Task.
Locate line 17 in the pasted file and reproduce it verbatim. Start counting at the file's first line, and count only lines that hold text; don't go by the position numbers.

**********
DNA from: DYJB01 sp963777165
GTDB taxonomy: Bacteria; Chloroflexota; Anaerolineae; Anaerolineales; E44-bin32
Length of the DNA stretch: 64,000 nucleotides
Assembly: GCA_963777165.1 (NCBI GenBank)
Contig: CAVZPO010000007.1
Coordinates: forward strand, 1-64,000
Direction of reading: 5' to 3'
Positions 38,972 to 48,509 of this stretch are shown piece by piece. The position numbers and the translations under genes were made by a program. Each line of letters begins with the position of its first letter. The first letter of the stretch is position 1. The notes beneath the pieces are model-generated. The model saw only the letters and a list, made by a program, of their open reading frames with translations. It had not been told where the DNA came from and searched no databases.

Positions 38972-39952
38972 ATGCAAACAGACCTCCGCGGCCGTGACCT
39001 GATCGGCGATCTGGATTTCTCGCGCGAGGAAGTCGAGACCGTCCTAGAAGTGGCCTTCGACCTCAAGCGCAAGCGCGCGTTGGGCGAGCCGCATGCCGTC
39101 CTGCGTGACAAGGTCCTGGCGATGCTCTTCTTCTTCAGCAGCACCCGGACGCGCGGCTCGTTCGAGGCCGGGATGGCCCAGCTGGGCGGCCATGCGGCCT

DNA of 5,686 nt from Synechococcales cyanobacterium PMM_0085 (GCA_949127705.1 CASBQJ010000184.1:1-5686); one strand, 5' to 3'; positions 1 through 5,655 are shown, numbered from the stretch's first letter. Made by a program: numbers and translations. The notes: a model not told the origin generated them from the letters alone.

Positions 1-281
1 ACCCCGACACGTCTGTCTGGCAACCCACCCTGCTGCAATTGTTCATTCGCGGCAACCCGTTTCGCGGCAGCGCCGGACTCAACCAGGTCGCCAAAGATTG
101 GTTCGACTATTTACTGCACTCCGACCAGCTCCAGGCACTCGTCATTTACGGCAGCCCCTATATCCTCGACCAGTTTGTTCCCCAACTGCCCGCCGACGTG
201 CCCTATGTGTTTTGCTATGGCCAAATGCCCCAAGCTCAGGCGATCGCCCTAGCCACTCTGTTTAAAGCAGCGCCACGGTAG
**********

201 CCCTATGTGTTTTGCTATGGCCAAATGCCCCAAGCTCAGGCGATCGCCCTAGCCACTCTGTTTAAAGCAGCGCCACGGTAG